Sometimes people get the wrong end of the stick about a post. Once, early on in my blogging “career”, someone took a post as a criticism of their choice of lifestyle, which certainly wasn’t my intention. It hadn’t even crossed my mind that someone could read it in that way. And I’ve seen some blogs with a political agenda pick up a “non-political” post and put a particular spin on it which I don’t think was intended by the author.

    It is also true that when people misread a post, it tends to be because they have a certain mindset which is informing their view. To suggest that they deviate from their misreading is to challenge their entire mindset, so instead of conceding that they might have misread the post, they dig their heels in, and often get quite angry.

    Stepping back, it has been quite interesting for me to see that while I think I’ve been quite clear, someone else can understand my words in a totally different light. It’s a danger of which it is important to be aware, both as a lawyer and an academic: my job is to communicate the content of the law to others. I wish I knew more about the psychology of communication!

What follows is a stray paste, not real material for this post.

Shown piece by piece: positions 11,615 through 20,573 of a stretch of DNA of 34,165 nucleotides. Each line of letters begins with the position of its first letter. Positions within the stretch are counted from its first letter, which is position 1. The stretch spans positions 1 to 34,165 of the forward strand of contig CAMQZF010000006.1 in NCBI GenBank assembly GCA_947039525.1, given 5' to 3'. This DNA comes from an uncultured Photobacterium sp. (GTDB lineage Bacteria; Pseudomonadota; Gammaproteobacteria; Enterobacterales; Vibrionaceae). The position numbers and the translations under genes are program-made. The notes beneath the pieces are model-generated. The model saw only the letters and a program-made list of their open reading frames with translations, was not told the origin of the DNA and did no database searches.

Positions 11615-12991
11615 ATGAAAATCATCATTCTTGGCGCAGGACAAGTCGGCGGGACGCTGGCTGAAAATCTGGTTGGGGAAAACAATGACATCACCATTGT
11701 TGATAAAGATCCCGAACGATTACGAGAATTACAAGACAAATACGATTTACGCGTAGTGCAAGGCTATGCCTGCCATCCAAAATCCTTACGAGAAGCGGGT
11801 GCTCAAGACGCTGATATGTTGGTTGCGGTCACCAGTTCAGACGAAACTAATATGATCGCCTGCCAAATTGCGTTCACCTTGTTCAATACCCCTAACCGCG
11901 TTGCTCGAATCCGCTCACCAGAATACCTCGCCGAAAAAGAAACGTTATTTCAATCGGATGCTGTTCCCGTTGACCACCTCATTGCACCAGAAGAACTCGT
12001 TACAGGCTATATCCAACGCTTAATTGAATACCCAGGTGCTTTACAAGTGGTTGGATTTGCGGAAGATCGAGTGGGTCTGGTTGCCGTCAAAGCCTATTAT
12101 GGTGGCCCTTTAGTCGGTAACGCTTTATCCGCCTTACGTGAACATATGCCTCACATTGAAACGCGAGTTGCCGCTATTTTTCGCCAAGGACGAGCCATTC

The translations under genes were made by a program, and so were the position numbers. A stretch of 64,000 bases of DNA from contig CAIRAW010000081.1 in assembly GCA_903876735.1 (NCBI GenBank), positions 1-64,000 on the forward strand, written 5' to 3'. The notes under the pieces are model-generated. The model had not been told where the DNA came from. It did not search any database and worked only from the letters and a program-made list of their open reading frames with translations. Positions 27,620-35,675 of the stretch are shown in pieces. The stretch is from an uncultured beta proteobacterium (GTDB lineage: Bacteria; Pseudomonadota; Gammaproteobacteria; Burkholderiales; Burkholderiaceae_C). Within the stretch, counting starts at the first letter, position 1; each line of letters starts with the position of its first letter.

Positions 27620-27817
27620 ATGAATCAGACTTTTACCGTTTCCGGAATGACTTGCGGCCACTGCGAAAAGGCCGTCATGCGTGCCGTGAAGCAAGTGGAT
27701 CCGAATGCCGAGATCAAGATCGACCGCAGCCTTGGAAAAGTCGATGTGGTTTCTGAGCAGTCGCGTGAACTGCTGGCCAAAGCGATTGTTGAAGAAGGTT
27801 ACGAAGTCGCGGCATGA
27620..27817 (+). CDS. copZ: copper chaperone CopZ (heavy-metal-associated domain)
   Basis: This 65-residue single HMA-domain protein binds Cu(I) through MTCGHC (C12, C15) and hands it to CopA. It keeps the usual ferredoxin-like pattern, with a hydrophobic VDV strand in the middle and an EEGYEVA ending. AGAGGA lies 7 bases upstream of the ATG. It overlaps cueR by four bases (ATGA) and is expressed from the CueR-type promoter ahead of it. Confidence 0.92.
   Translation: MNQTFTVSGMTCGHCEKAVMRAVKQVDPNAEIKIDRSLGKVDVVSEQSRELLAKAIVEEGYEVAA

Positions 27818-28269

17. Kitta

    GoAwayPlease: “I came back to say I also loather blogs where one must ‘register’ before commenting. The nerve of them. Usually they are not nice places anyhow, eg kitta.net and TBlair. a pox on ’em.”

    I would like to point out my blog does not require registration before commenting, I do enforce moderation on new comments due to growing amounts of spam, if you took the time to read my comment policy you would know this. And if you wanted a nice place to go, why don’t you visit Disney.com and leave the blogging to the adults.

  18. Hmmmm…. This last stoush (Kitta vs GoAwayPlease) is pouring over into my blog for some reason (in an under-construction part no less). I don’t even know about the background! I hope it’s all tongue-in-cheek.

    Still, an interesting article and glad I came here.